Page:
Ability to execute propensity for on CSFs Team risk domain Connectedness up. it has evolved into a community comprised predominantly of retirees. aspirations. across value chain Micro-level Target segment benefits and attractiveness Sustainable advantage Your name is Thomas Collins – Tommy to your friends. . down. You live in a suburb of a city in the UK Midlands where your family has lived since well before you were born. It is a quiet and safe neighbourhood of mid-sized homes. This leaves you and your brother with only a few neighbourhood pals and a lot of surrogate grandparents.4 Is this a good industry? Market domain Industry domain Industry Industry attractiveness attractiveness Market attractiveness Macro-level Mission. While the neighbourhood was at one time a haven for young families. You are ten years old.
you purchased a brand new mountain bike. sugar. At the end of last summer. While you squirm at the thought of having your cheeks pinched ten times a day. That reason happens to be your older brother Terry. you suffer through it. your mother goes to the local grocery store to do her weekly shopping. . you have done quite well for yourself. for the most part. of course. Your retainer has been well worth it. and you store all of your materials in the unused refrigerator in the garage. for your business. Terry’s domineering presence and your chubby cheeks. middle class – finally enjoying their well-earned pensions. cups. You put in your request for lemons. cups and orange juice each Monday afternoon. Your lemonade stand is made of a folding card table and a big piece of poster board attached to a wooden post. You pay him a small retainer – just 10 per cent of your profits – to inhibit others from entering this profitable industry. You have a pretty good set-up. the reality is that you have found yourself in a great industry – one that allows you to prosper quite profitably. as there are plenty of people taking walks every day. This is wonderful. sugar. very few adults in the neighbourhood work nine-to-five jobs. water. With a neighbourhood full of retired folks. No kids in your neighbourhood have dared to start a lemonade business. To date. sugar and orange juice. These retirees are. There is really only one reason other kids in your neighbourhood don’t start their own lemonade businesses. admittedly not very fancy. Each Monday. who weighs in at 150 pounds at the age of 13. ice and a splash of orange juice. and this summer you are saving up for an X box. you have spent your time building a profitable lemonade business. knowing that adults find it hard to say no to a glass of icy lemonade from such an adorable face. she has always been a very reliable supplier – providing you with sufficient lemons. Mum tallies up the cost of your supplies and requests payment when you receive the goods.For the past two summers. Your mother is proud of her entrepreneurial child and does not mark up the cost of goods. While you attribute your good fortune to Mary’s recipe. The grandparent-aged adults dote on the few young faces. Yours happens to be particularly cute – with lots of freckles and two chubby cheeks. All in all. Your lemonade recipe is your grandmother Mary’s award-winning combination of lemons.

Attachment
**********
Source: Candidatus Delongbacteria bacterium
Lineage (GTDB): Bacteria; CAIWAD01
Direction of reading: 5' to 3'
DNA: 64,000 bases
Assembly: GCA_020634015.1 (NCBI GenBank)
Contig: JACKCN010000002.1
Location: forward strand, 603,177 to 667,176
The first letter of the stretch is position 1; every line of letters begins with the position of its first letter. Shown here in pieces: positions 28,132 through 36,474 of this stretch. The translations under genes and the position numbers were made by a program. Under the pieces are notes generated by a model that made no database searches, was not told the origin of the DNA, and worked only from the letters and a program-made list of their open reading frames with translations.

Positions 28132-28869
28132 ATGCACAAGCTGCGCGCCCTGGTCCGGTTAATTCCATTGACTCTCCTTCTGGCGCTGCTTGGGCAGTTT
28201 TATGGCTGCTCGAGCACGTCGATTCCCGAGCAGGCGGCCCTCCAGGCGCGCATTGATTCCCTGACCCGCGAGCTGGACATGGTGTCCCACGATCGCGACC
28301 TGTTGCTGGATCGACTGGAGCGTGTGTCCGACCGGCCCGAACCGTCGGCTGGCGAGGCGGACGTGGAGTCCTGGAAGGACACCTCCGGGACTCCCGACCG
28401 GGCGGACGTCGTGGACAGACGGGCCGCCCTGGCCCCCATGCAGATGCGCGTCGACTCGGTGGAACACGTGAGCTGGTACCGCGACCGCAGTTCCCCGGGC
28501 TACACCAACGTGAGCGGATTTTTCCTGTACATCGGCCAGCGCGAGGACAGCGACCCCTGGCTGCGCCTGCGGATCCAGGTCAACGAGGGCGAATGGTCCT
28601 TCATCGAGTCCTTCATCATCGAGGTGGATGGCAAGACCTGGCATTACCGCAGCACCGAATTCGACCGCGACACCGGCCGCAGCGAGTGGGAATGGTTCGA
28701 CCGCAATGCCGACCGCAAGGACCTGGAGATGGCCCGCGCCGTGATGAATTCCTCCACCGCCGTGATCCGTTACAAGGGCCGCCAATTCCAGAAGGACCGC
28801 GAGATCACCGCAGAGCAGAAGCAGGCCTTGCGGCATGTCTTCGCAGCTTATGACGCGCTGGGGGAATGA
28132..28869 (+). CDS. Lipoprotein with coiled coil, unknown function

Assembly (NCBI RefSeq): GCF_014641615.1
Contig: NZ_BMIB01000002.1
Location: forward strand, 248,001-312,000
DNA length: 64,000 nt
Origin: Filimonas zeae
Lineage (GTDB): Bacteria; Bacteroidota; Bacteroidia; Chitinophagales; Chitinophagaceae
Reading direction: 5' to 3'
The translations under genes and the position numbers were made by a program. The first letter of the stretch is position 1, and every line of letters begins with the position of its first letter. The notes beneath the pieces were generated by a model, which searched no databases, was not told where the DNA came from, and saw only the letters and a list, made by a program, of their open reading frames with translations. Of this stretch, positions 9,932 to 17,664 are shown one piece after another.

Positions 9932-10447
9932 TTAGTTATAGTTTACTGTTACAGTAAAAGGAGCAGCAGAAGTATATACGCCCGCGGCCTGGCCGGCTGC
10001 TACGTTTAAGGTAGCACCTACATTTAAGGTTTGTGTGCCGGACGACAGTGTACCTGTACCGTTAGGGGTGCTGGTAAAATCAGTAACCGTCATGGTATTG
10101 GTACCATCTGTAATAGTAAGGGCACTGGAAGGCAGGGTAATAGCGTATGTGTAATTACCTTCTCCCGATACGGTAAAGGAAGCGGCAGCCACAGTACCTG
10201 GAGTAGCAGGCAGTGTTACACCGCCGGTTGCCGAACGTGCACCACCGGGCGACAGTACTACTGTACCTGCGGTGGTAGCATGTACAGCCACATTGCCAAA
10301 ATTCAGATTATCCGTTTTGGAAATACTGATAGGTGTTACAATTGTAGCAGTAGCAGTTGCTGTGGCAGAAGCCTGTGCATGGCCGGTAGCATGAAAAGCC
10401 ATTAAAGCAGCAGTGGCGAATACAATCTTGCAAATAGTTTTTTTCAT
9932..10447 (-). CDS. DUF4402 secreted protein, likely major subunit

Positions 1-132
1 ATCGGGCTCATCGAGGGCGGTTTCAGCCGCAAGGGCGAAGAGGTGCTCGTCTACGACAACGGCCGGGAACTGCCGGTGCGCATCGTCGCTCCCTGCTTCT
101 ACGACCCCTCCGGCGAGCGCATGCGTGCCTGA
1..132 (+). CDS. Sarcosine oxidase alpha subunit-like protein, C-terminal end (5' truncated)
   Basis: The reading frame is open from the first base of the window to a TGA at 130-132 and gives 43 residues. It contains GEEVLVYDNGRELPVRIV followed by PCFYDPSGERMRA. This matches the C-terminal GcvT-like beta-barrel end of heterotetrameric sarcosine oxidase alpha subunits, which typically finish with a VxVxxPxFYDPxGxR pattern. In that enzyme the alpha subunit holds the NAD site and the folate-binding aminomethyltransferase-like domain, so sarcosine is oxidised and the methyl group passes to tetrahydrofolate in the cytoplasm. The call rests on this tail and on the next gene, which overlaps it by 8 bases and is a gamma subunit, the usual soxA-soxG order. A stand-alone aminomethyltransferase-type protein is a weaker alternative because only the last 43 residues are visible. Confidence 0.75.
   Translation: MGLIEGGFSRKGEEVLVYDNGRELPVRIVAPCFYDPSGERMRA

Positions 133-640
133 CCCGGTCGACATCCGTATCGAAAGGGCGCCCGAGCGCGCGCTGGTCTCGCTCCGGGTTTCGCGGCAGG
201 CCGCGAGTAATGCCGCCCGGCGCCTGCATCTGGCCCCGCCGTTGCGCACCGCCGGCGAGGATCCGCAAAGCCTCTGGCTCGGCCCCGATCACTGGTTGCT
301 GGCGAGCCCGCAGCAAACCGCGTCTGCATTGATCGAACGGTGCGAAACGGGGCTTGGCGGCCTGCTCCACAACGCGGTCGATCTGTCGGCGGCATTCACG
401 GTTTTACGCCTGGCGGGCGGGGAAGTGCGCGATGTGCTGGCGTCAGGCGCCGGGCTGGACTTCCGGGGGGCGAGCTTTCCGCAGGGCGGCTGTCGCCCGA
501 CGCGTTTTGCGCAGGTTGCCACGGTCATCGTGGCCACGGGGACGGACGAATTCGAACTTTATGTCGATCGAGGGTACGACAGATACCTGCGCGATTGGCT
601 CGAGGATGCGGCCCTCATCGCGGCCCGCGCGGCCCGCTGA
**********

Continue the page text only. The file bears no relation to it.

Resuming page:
There appears to be little threat of entry. . Threat of entry With only some lemonade and his stand – made out of a folding card table and a large piece of poster board – there were no signiﬁcant start-up costs that would deter others from entering Tommy’s industry. noted investor1 Why is the lemonade stand industry so good to Tommy? As we saw in Chapter 1. So far. Warren Buffett. industry attractiveness is determined in large part by the ﬁve forces – threat of entry. he has done a tremendous job. in his and Tommy’s neighbourhood at least. supplier power. Terry’s presence really does put a dampener on anyone’s decision to enter this industry.4 ■ Is this a good industry? 79 Good industries. it’s the reputation of the business that remains intact. threat of substitutes. Tommy’s big older brother – who takes a 10 per cent cut of all proceeds – is responsible for scaring off competitors. Tommy has no protection for his intellectual property – recipes cannot be copyrighted or patented. And. at present. However. buyer power and competitive rivalry – so let’s take a look at them in Tommy’s case. good businesses When a management with a reputation for brilliance takes on a business with a reputation for bad economics. This is not a knowledge-intensive industry. either. Just about anyone can ﬁgure out how to make lemonade: no barrier to entry here.